One aspect of the present invention is that the sensor has a fast response time. This is because the sensing element is embedded in into the thermally conductive clip with thermally conductive epoxy and because there is a significant amount of the clip in direct contact with the bent tube, thus the temperature is efficiently transferred to the sensor. Another aspect of the present invention is that the invention allows an installer or field technician to easily attach the sensor to a bend in a tube in just a few seconds.

Among those benefits and improvements that have been disclosed, other objects and advantages of this invention will become apparent from the following description taken in conjunction with the accompanying drawings. The drawings constitute a part of this specification and include exemplary embodiments of the present invention and illustrate various objects and features thereof.

BRIEF DESCRIPTION OF THE SEVERAL VIEWS OF THE DRAWING

The drawings illustrate the best mode presently contemplated of carrying out the invention.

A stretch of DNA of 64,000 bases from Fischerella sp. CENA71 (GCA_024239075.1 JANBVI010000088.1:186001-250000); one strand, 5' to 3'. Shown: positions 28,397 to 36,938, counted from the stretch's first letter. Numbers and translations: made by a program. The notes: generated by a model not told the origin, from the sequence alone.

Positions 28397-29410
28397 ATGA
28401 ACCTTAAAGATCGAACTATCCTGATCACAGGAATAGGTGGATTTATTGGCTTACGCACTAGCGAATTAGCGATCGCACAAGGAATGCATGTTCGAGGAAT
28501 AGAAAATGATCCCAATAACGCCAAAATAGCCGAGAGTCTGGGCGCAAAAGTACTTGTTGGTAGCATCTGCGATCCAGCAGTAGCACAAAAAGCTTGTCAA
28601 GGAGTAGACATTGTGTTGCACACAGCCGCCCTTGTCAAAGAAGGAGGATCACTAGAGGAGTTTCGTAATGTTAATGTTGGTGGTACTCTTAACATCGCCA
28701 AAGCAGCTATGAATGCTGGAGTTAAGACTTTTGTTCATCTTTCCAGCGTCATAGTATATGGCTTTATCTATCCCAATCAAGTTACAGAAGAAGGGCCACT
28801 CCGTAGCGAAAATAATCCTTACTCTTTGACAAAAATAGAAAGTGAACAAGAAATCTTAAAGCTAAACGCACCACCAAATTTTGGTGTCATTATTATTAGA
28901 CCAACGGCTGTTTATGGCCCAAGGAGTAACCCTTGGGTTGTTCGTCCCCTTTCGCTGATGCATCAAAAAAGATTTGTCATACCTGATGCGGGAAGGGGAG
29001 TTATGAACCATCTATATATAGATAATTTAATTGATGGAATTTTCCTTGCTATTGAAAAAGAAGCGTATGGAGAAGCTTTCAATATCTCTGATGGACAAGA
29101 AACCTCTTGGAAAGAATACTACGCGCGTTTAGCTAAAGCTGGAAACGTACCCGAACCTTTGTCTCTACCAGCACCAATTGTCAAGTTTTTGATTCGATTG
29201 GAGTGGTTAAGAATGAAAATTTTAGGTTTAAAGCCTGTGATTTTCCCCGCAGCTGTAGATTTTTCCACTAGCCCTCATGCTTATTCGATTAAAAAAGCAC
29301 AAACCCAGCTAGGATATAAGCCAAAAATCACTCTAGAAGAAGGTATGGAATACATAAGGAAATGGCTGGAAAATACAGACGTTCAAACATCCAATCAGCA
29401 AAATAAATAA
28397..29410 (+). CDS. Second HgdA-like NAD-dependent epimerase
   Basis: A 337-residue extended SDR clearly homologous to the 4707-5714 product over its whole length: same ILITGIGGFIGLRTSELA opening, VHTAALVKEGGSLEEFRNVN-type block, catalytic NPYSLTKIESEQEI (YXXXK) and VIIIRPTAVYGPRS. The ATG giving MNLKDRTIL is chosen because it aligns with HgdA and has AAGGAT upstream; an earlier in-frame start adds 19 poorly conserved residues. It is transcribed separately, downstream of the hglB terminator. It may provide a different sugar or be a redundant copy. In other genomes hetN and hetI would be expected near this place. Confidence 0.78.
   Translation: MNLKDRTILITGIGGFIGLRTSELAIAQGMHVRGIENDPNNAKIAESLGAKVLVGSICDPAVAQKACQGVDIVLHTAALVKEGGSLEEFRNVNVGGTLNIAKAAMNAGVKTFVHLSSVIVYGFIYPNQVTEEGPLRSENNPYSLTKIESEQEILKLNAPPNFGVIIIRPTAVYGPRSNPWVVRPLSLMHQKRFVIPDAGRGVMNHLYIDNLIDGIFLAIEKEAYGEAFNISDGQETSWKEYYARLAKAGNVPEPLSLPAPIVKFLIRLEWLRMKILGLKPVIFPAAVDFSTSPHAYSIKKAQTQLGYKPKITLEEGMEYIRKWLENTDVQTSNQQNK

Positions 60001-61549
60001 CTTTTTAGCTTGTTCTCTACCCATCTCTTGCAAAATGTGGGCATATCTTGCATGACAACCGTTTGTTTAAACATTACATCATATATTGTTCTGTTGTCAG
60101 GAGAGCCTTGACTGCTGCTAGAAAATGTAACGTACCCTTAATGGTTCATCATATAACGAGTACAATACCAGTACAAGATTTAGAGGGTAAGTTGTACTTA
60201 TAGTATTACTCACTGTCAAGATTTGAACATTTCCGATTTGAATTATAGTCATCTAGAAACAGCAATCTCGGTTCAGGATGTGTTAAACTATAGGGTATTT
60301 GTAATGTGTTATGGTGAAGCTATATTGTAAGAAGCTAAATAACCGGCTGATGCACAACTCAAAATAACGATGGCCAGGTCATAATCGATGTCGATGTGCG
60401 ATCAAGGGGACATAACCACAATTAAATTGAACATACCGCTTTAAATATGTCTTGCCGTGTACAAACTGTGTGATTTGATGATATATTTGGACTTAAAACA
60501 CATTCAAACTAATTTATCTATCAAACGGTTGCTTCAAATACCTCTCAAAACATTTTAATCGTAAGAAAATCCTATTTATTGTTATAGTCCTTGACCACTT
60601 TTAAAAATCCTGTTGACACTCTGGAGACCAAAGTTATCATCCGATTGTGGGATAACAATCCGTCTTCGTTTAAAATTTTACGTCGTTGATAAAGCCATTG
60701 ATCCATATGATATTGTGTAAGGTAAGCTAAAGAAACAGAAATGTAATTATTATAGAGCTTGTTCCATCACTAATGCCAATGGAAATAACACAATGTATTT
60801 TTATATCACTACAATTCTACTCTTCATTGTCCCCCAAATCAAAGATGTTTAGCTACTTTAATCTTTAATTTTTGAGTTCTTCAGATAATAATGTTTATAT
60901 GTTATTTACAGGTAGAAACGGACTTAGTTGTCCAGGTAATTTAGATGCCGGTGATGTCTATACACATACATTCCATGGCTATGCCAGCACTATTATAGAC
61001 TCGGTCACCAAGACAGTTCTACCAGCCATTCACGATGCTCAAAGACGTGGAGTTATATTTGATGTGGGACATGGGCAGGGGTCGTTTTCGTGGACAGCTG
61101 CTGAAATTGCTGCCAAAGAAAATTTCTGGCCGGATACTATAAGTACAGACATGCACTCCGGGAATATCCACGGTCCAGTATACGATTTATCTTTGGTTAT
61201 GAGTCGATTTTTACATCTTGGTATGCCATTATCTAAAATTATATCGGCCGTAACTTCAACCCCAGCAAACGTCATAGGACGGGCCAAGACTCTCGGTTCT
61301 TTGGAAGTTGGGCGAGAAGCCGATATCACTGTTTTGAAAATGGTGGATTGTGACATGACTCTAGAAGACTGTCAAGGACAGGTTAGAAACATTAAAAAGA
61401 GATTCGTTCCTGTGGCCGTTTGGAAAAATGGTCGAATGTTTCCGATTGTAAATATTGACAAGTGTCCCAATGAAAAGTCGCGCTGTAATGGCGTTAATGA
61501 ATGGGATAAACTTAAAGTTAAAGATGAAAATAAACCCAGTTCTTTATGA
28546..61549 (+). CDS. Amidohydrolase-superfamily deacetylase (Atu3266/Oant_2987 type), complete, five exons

In the drawings:

FIG. 1 is an isometric view of a clip contemplated by the present invention;

FIG. 2 is a side view of the resilient arms of the clip illustrated in FIG. 1;

FIG. 3 is a side view of the clip illustrated in FIG. 1;

FIG. 4 is a top view of the clip illustrated in FIG. 1;

FIG. 5 is a perspective view showing a clip contemplated by the present invention mounted on a return bend or a curved section of a tube;

FIG. 6 is a perspective view showing a return bend temperature sensor mounted on a return bend or a curved section of a tube;

FIG. 7 is a detailed side view of the return bend temperature sensor further illustrating the clip's mounting well;